The Amazing Flat Fifth
In this lesson we're going to tell you about a note called the 'flat fifth'. That doesn't sound very exciting, but trust us... it's one of the most important features of music from the last 100 years!
Let's do the basic theory first. The flat 5th is also called the diminished 5th, and in proper music symbols it is shown as 'b5'. It lives six half-tones above the root note. So, if you were making a riff in E, the flat 5th would be Bb.
The flat 5th can be added to many different scales, but possibly the most common use is in the minor pentatonic...
This hybrid scale is what we often call the 'blues scale' (although that is not a precise term!)
Now, here's a slight complication. That EXACT same note can also be called the sharp 4th or augmented 4th. Huh? Well, it depends on the context and how the note is being used, just as the note Bb can also be called A#. Don't worry about this now... the most important thing is to try using the note and be aware that it has two names.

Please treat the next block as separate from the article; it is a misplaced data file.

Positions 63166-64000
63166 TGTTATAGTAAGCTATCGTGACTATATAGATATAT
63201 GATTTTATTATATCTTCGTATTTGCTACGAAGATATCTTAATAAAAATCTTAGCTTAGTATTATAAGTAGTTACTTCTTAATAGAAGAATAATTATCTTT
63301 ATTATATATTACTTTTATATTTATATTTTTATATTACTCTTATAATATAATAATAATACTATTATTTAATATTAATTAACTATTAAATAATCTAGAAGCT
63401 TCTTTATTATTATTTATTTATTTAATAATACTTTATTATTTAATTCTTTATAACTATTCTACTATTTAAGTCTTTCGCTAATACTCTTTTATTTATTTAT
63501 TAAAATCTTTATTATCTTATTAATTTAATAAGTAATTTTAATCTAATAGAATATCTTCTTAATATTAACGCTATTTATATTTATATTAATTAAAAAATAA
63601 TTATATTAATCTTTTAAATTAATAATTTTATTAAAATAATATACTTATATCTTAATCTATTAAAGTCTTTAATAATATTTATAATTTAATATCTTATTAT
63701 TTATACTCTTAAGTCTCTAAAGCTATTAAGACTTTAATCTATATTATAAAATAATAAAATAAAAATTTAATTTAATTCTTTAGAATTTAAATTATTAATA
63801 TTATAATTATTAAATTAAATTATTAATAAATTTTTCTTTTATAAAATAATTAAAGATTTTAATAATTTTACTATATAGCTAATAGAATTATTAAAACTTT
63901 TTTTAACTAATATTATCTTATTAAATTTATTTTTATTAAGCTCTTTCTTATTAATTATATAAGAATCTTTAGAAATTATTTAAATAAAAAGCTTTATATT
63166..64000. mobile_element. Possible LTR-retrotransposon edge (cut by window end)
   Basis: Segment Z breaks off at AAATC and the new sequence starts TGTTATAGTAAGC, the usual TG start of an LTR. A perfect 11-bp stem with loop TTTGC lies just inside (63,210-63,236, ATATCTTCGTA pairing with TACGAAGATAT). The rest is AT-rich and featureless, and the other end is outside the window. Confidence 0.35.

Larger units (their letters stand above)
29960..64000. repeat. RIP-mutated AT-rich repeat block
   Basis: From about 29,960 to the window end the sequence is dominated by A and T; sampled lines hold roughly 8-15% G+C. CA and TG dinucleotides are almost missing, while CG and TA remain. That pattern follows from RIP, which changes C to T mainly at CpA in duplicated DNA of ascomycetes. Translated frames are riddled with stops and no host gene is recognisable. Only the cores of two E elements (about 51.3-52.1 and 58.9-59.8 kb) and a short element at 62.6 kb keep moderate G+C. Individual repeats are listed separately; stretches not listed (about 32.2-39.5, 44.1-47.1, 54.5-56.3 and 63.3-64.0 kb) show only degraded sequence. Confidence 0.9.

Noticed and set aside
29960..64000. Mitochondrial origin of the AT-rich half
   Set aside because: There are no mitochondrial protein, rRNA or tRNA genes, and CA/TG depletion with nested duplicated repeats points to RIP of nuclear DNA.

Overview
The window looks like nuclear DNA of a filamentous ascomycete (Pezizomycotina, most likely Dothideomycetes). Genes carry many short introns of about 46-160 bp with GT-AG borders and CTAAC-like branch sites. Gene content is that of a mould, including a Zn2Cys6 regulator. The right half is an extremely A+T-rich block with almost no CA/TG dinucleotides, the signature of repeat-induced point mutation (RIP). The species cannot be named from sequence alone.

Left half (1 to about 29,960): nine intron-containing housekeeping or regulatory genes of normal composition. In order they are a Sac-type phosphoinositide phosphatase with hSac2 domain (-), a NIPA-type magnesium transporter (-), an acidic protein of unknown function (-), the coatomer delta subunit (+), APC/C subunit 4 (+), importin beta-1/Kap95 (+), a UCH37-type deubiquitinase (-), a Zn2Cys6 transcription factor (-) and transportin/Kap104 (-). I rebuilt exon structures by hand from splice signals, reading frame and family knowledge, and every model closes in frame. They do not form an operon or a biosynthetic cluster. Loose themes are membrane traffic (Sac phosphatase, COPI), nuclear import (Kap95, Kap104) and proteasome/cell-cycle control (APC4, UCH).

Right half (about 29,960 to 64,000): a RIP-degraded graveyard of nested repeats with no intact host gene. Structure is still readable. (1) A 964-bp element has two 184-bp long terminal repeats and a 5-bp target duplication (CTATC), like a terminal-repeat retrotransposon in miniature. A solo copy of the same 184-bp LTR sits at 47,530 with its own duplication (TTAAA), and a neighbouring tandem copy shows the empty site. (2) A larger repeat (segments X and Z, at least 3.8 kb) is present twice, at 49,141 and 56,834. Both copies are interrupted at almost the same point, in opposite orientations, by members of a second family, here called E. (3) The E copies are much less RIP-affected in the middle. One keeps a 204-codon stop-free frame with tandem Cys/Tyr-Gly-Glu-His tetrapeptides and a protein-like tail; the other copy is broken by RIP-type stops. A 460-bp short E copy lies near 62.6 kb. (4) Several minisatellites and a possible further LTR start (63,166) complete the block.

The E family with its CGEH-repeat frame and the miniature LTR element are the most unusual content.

It's also important to learn the SOUND of the flat 5th. This note is often described as being 'dissonant', but it can also have a neutral or unsettled character. It certainly sounds quite uncomfortable if you let it ring for too long... try playing this E minor chord and then add the flat 5th...
But that's what's so great about it! Just as we like to use spices to make our food more exciting, we use dissonant notes to make our music more spicy! Without the flat 5th, you wouldn't have the classic riffs from 'Enter Sandman', 'Black Sabbath' (the title song) or 'Sunshine of Your Love'. It's not just rock and metal, either... in its other job as the sharp 4th, this amazing note has important roles in 'Maria' from West Side Story, and the Simpsons theme.
Here's a clip from our upcoming brand new Guthrie Govan package, West Coast Grooves (out this Friday). This is from the track 'Jelly Bean' and shows how Guthrie uses the flat 5th in a mostly E minor pentatonic context.